Promoting accountability of public institutions by creating a network of investigative reporters and trainers was the title of CIJ’s investigative project from July 2008 to December 31, 2009. The project was supported by a grant from the Trust for Civil Society in Central and Eastern Europe .
In implementing the project CIJ’s partners were: the Hungarian Publishers’ Association (Magyar Lapkiadók Egyesülete), Gőbölyös József “Soma” Foundation (Gőbölyös József “Soma” Alapítvány), Hungarian Civil Liberties Union (Társaság a Szabadságjogokért) .
The project aimed to improve investigative reporting to strengthen media’s role as public watchdog of society and thus contribute to a more transparent, accountable system of public institutions in Hungary. The project combined training, production of investigative stories, networking and advocacy activities to improve public accountability. The trainer training program and production of new training resources on investigative reporting are essential to disseminate a modern concept of investigative reporting, adjusted to changed media needs. The project initiated a network of investigative reporters to increase impact, encourage the culture of investigations in print, broadcast and online media. The project targeted not only media professional and organizations, but drew the attention of the public at large to the necessity to advocate more transparency of the public institutions. The results of the project will strengthen the professional and operational capacities, and thus the sustainability of all partners involved, and will set up a structure to continue this work after the end of the project.
As part of the project, CIJ’s activities were the following:
1. methodology workshops organized for investigative journalists from the national and regional print, broadcast and online media. Internationally acknowledged lead trainer Luuk Senger from Netherlands conducted the program won using the online public data and documents (computer assisted reporting) and creative writing tools for investigations. A special workshop tackled the availability of and the access to online documents in Hungary with Hungarian experts and editors as guest speakers. (October-December 2008)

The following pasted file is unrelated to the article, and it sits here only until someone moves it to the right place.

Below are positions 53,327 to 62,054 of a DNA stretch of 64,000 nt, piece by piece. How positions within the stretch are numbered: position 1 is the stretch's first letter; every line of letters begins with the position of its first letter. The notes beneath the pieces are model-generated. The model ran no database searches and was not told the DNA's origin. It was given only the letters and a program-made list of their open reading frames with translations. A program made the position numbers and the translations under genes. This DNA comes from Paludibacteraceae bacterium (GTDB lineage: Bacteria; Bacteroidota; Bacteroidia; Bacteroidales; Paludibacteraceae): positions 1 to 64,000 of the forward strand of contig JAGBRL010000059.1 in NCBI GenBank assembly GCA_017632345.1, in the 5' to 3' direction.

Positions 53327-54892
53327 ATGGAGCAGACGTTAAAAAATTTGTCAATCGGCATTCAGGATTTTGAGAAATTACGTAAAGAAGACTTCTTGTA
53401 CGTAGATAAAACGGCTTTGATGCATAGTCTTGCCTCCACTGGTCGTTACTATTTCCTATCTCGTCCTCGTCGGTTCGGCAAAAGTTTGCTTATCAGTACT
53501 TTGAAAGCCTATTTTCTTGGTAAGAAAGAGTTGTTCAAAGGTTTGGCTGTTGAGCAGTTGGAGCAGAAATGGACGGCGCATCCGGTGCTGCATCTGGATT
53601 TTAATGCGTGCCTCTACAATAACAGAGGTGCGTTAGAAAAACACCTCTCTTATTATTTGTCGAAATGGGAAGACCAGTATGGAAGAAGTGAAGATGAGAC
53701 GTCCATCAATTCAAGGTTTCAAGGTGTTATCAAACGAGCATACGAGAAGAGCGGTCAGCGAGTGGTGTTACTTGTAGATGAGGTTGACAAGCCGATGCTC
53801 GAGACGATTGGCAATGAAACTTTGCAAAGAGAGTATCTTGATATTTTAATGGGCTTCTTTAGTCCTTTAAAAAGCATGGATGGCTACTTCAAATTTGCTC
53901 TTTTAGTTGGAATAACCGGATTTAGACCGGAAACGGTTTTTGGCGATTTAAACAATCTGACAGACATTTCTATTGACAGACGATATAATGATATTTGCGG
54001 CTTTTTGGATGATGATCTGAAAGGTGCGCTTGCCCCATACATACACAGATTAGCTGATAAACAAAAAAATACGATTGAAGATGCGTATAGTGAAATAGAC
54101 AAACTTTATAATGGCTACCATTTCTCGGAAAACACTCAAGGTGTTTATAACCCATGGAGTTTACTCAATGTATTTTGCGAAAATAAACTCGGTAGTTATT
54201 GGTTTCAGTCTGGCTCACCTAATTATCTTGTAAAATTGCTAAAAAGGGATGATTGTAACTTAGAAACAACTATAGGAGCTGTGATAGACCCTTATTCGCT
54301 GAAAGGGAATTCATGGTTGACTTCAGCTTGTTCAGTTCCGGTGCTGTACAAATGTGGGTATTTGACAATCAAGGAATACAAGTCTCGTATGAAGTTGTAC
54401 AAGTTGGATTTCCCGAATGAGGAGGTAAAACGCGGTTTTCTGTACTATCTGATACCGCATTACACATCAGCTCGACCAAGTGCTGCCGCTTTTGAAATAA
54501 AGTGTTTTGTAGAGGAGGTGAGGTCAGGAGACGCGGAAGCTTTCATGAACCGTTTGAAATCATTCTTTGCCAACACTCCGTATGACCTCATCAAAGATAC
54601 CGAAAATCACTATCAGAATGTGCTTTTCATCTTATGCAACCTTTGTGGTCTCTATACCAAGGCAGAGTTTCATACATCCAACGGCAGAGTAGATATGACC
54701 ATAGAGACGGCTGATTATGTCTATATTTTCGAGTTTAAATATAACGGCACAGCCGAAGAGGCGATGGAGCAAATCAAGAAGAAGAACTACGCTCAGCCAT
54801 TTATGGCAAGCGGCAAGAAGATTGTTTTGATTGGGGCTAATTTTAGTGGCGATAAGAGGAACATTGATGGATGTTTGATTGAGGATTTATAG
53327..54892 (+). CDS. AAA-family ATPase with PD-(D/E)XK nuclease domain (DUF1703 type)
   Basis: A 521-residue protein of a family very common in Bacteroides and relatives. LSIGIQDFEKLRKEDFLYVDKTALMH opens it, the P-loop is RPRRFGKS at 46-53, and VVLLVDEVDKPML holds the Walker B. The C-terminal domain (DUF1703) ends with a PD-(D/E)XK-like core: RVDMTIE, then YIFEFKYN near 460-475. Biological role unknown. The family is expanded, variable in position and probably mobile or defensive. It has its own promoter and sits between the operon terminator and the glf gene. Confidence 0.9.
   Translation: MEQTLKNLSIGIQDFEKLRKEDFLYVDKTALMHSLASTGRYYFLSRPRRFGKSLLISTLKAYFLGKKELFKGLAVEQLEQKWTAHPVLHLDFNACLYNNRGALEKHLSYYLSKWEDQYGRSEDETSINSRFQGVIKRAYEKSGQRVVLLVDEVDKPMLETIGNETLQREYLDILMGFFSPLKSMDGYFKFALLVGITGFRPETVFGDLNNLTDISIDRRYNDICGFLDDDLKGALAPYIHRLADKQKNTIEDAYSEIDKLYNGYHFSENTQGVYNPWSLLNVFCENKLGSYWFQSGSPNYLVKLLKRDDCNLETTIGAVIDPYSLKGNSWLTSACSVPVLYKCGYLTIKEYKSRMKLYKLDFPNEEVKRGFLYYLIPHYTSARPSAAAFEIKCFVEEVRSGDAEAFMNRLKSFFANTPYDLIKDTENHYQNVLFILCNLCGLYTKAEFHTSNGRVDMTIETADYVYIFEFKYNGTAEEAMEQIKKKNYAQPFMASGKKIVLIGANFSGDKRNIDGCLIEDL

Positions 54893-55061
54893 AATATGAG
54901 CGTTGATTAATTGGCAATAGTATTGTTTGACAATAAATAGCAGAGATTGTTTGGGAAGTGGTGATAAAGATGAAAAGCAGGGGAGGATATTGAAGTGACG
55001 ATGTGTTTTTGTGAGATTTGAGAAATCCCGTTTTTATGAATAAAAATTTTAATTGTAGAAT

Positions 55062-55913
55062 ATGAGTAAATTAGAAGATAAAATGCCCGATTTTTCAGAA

2. Elaboration of educational materials and curricula on investigative reporting: a handbook for trainers and a manual for journalism students and journalists – online, CD and print, both books with annexes and model curricula. Authors are leading investigative reporters Eva Vajda and Attila Mong. The book was launched on 12 November 2009. Copies are available at the Center for Independent Journalism.
3. Pilot workshops conducted for groups of students and journalism professionals (February-December 2009).
4. Production of investigative stories using techniques of computer assisted reporting in cooperation of CIJ with HCLU’s professional and legal support structure for investigative journalists. (November 2008-June 2009)
5. Encourage networking among investigative reporters - to use good international practices of investigative reporting to influence journalism as a whole; help cross-border investigations through collaborating with similar networks abroad. (January-December 2009)
6. Webpage at CIJ website on investigative reporting, project events, publications, media coverage. (September 2008-December 2009)